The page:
Harley Lyrics, according to Brook, is ‘largely due to the fitness of Middle English to be a lyrical language’; it has a sound landscape ‘more sonorous than modern English’. 10 This is why I began this chapter with a poetic invocation rather than a theoretical or literary-historical proposition. The historicist portion of this chapter will argue that the textual phenomenon of the Harley Lyrics—their unique currency ‘ by west ’ [ # 30.37]—may be regarded as a consequence of the geographical mobility that marks the careers of certain West Midlands secular clerks c. 1275

in Harley manuscript geographies
Thomas A. Prendergast

-Century Continuations and Additions, TEAMS Middle English Text Series (Kalamazoo: Western Michigan University, 1992), p. 57. 10 See the list from Daniel W. Mosser and Linne R. Mooney, who also identify fragments and other manuscripts associated with the Berynscribe in ‘More manuscripts by the Beryn scribe and his cohort’, Chaucer Review, 49 (2014), 39–76. 11 Alnwick Castle, Northumberland MS 455 [Nl], fol. 116r. 12 Northumberland MS 455, fol. 240r. 13 The geographical reference to Harbledown (two miles outside Canterbury) in the Manciple’s Prologue, which seems to confirm the one

in Contemporary Chaucer across the centuries
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R. S. White

means ‘a place or medium in which something is originated ... a point of origin and growth’ and is derived from Latin mater for ‘breeding female’ and the late Middle English word for ‘womb’. As a unit of thought a cliché is the fons et origo for all that is shaped into existence thereafter by using it. We live by clichés, and often we die by them, in the sense that they can reconcile us to the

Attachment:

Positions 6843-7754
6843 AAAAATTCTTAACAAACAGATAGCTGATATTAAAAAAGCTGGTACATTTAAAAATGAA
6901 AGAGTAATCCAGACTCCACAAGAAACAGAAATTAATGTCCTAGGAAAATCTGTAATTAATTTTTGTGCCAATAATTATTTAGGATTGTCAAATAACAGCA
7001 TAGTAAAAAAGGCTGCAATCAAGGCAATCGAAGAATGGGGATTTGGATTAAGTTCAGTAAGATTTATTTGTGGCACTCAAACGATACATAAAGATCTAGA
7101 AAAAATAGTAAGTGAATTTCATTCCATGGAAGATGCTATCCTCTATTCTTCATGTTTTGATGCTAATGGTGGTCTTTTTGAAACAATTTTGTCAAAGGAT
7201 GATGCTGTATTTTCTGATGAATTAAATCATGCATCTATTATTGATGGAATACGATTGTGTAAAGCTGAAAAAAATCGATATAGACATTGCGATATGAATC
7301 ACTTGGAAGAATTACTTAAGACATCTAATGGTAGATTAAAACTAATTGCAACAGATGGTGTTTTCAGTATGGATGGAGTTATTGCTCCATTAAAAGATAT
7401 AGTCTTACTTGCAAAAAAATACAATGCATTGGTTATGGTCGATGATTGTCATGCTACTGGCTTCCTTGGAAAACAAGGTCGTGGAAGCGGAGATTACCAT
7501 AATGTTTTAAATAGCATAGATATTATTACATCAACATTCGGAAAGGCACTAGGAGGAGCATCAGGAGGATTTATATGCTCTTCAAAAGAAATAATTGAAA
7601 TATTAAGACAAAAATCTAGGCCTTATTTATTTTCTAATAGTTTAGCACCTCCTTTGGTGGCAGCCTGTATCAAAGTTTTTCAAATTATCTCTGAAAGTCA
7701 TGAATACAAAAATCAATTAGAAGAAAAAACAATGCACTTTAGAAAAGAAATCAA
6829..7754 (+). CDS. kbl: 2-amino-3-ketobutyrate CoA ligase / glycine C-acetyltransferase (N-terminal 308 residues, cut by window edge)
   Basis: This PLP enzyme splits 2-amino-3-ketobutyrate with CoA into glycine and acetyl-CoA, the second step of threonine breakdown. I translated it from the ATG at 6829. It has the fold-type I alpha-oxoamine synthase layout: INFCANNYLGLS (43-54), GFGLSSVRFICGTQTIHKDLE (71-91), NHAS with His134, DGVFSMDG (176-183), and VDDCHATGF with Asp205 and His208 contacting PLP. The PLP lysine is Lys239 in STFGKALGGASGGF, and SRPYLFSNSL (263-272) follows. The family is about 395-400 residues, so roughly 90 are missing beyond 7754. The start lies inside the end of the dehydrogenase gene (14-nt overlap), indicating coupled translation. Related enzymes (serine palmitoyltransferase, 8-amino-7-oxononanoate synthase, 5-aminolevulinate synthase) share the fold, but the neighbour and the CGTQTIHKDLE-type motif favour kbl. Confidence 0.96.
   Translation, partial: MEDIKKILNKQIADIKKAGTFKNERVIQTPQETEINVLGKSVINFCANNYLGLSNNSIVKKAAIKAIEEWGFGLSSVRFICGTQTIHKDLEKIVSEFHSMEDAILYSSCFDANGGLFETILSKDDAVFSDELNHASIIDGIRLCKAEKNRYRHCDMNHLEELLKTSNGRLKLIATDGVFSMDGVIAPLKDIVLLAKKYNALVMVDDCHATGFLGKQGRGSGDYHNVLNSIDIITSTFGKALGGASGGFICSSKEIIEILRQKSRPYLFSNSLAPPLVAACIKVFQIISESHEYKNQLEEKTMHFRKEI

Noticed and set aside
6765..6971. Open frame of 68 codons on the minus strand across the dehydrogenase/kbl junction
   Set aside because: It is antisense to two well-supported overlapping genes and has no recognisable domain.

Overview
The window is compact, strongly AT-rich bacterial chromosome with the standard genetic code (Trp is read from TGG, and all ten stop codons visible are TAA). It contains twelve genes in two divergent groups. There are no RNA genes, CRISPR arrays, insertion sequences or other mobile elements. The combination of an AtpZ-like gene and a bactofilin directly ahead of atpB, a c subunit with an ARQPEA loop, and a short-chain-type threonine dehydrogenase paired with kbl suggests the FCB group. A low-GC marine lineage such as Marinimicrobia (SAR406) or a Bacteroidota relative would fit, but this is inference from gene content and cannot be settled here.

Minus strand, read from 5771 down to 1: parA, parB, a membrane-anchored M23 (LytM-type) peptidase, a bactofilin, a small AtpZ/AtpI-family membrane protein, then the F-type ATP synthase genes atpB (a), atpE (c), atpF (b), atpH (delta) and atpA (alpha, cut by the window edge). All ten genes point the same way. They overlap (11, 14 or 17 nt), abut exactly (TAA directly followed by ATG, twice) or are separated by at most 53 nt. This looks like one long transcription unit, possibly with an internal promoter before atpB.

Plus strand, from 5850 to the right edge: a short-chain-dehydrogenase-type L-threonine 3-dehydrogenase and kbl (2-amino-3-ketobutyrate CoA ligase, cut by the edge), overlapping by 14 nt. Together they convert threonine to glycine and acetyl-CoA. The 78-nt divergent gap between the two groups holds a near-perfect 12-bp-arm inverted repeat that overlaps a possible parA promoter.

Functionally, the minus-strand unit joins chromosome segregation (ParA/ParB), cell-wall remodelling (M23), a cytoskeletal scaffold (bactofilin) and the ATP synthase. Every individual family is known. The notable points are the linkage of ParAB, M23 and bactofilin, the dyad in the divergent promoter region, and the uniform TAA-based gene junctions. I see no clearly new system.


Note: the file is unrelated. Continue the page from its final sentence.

in Shakespeare’s cinema of love
London, British Library MS Harley 2253 and the traffic of texts
Rory Critten

French text of this poem illuminates the possible uses of French to address an insular audience. In the Middle English ‘Flemish Insurection’, by contrast, the use of French words and French-​ derived lexis may be seen to evoke a continental French identity that is at odds with English attitudes and interests. After a run down of the international connections promoted by the Harley scribe’s compilation choices and the vibrant Hereford milieu to which he belonged, I then return to f. 76r of Harley 2253 in order to elaborate a fresh reading of the page’s final poem, ‘Dum

in Household knowledges in late-medieval England and France
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The narrator in the Scottish Legendary
Eva von Contzen

’s Narrators, p. 2. 11 Lawton, Chaucer’s Narrators, p. 4. 12 See the Appendix for more detail of the editorial history of the compilation. 82 The Scottish Legendary 13 See Joceyln Wogan-Browne et al. (eds), The Idea of the Vernacular: An Anthology of Middle English Literary Theory 1280–1520 (Exeter: University of Exeter Press, 1999), pp. 3–105. 14 On the basis of these references, we can classify the Prologue as a redactor’s prologue because the poet is largely concerned with his role as translator and editor of the legends; see Andrew Galloway, ‘Middle English Prologues

in The Scottish Legendary